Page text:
• Implementation Considerations: Depending on materials used, this tool may require more maintenance and take longer to install; can be installed at intersections with or without stop signs.

Image of Pedestrian SAfety zone that includes vertical elements and paint.

Painted Safety Zones

  • Traffic Safety Impact: Painted safety zones help to increase the visibility of pedestrians at intersections and to encourage slower turning speeds. Painted safety zones are painted areas of the road that wrap around sidewalk corners to make pedestrian crossing intersections more visible to people driving. Narrowing the intersection encourages slower vehicle travel speeds and decreases the crossing distance for pedestrians.
  • Implementation Considerations: May require parking removal.

Image of Roadway with paint and vertical elements used to narrow roadway.

Roadway Narrowing

  • Traffic Safety Impact: Roadway narrowing uses striping and/or vertical elements to visually and physically narrow the right of way to discourage cutthrough traffic and tp help reduce vehicle speeds. Roadway narrowing can use multiple elements such as striping, bollards, and signage to discourage cut-through traffic and slow the speed of vehicles.
  • Implementation Considerations: May require the removal of parking spaces.

Active Transportation Safety Tools

Image shows pedestrian crossing a continental crosswalk walk looking for oncoming traffic.

Continental Crosswalks

  • Traffic Safety Impact: Continental crosswalks provide visual cues for motorists at intersections indicating that pedestrians may be present. Continental crosswalks are high-visibility roadway markings comprised of thick, vertical striping. Case studies on their usage have shown that motorists are more likely to yield to pedestrians in continental crosswalks as compared to traditional crosswalks. Crosswalks also indicate to a driver where a pedestrian might be crossing the street

  • Implementation Considerations: Curb ramps are required to stripe crosswalks at intersections where the crosswalks are currently not marked.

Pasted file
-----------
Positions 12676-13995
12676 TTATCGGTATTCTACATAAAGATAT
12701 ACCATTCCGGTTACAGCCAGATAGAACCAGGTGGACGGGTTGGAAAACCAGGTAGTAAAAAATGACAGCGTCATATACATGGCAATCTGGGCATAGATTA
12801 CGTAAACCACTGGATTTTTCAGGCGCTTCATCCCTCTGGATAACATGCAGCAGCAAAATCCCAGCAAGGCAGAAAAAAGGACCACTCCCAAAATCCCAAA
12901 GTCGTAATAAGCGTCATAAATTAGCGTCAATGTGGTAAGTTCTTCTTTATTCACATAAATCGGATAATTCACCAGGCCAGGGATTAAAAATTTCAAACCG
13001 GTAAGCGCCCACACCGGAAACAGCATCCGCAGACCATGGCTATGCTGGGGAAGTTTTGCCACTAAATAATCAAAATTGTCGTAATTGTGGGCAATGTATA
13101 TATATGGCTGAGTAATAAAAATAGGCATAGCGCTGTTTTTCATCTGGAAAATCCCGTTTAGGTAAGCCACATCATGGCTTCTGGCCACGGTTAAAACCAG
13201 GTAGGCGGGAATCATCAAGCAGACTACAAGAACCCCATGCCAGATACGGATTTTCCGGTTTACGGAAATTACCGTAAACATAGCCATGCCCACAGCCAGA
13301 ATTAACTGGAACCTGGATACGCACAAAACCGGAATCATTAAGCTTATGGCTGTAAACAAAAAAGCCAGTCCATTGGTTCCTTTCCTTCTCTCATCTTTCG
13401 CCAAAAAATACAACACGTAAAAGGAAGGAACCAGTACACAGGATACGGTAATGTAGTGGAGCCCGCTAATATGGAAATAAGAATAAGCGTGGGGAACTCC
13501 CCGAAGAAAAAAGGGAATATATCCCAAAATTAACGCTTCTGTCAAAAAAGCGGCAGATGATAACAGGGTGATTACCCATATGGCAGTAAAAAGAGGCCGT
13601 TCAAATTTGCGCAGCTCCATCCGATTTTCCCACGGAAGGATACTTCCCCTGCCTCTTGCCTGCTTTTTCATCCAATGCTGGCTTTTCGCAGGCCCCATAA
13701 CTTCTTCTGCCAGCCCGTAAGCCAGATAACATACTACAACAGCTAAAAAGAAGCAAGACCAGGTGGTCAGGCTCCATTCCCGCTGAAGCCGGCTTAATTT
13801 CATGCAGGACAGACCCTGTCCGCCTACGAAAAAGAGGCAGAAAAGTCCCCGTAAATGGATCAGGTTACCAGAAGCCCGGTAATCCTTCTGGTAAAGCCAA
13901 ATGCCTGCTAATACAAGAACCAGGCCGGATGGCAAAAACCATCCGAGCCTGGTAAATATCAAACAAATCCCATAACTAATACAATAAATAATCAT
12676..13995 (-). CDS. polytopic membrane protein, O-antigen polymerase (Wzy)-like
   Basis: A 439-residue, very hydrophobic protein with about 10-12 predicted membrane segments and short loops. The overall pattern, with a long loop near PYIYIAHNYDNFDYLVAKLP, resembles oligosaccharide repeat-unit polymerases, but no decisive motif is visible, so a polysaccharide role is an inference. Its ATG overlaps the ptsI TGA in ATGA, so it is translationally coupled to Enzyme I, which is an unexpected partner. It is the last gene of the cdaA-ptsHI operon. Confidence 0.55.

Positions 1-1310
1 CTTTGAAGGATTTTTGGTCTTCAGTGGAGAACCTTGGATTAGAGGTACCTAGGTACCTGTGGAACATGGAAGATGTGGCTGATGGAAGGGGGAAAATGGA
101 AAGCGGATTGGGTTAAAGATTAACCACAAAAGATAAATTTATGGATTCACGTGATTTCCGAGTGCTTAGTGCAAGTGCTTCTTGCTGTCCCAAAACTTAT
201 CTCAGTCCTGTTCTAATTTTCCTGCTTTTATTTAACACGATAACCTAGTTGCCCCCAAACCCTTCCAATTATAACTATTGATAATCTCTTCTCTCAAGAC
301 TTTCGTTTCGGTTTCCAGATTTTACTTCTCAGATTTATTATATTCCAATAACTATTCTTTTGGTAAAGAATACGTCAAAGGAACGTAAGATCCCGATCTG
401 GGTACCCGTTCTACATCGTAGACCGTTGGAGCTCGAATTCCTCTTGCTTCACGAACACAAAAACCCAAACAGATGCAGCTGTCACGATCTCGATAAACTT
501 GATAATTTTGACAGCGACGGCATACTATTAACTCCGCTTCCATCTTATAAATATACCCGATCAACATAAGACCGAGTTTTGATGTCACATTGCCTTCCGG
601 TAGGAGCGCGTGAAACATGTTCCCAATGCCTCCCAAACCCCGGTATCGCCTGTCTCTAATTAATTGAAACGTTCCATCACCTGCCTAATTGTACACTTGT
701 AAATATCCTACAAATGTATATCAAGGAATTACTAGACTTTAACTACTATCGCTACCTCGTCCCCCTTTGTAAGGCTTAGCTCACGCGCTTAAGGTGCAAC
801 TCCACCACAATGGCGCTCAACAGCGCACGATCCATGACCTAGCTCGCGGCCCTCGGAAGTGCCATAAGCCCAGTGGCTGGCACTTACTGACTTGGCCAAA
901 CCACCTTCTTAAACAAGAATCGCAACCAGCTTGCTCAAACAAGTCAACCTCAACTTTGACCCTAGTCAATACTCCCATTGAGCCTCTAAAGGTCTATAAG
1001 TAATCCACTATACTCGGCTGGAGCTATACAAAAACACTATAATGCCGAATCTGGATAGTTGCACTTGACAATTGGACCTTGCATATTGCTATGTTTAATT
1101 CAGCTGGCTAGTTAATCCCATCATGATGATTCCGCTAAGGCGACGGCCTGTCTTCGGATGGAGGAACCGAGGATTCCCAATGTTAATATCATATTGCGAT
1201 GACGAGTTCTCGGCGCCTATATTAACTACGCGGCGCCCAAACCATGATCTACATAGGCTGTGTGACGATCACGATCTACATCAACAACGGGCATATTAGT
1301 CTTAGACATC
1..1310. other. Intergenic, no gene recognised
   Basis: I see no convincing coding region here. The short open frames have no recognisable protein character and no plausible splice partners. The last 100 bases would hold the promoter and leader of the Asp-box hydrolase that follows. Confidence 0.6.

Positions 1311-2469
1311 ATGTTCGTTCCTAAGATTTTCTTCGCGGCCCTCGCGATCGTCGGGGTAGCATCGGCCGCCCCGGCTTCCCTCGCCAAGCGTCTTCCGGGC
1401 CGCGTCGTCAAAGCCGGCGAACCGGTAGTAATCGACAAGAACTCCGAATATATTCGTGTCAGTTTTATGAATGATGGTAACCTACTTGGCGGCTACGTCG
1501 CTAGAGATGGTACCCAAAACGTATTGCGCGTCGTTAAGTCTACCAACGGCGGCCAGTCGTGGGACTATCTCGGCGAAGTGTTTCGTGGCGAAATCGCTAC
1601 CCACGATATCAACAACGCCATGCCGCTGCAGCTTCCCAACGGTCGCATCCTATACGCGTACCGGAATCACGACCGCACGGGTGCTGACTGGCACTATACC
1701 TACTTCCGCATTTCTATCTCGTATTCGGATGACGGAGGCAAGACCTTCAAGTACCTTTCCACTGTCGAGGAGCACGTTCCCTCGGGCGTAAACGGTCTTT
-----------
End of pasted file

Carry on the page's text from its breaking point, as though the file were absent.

Image of roadway with paint sign that says "Slow" and includes an image of a cyclist and an adult with a child.

Slow Street Pavement Markings

  • Traffic Safety Impact: Slow Street pavement markings help to communicate roadway conditions, encourage slow vehicle speeds, and indicate pedestrian and bicycle priority on the street. Pavement markings are used to convey messages to roadway users. The Slow Streets roadway markings provide a visual cue that help to reinforce the character of the street as a place where all users should be traveling at slow speeds.
  • Implementation Considerations: No major requirements.

Image is of a purple sign that tells the reader they are on a Slow Street.

Slow Street Wayfinding and Identification Signs

  • Traffic Safety Impact: Slow Street wayfinding signs indicate the location of a Slow Street for approaching motorists and people walking, biking, and rolling. Like Slow Street pavement markings, Slow Street identification signs reinforce the character of the street as a place where all users should be traveling at slow speeds.
  • Implementation Considerations: No major requirements.

Two images. One shows how a driver at an intersection can have their view impaired by parked cars. The other shows the improved view with a parking spot removed on either side.

Intersection Daylighting (red curbs at intersection approach)

  • Traffic Safety Impact: Daylighting helps to improve visibility at intersections. Daylighting is a simple safety treatment that makes everyone on the street easier to see at intersections. It removes visual barriers within a minimum of 10 feet of a crosswalk or intersection with a red zone. The red zone prohibits parking close to the intersection where it could reduce the sight distance of motorists as they approach the intersection or crosswalk.
  • Implementation Considerations: May require the removal of parking spaces.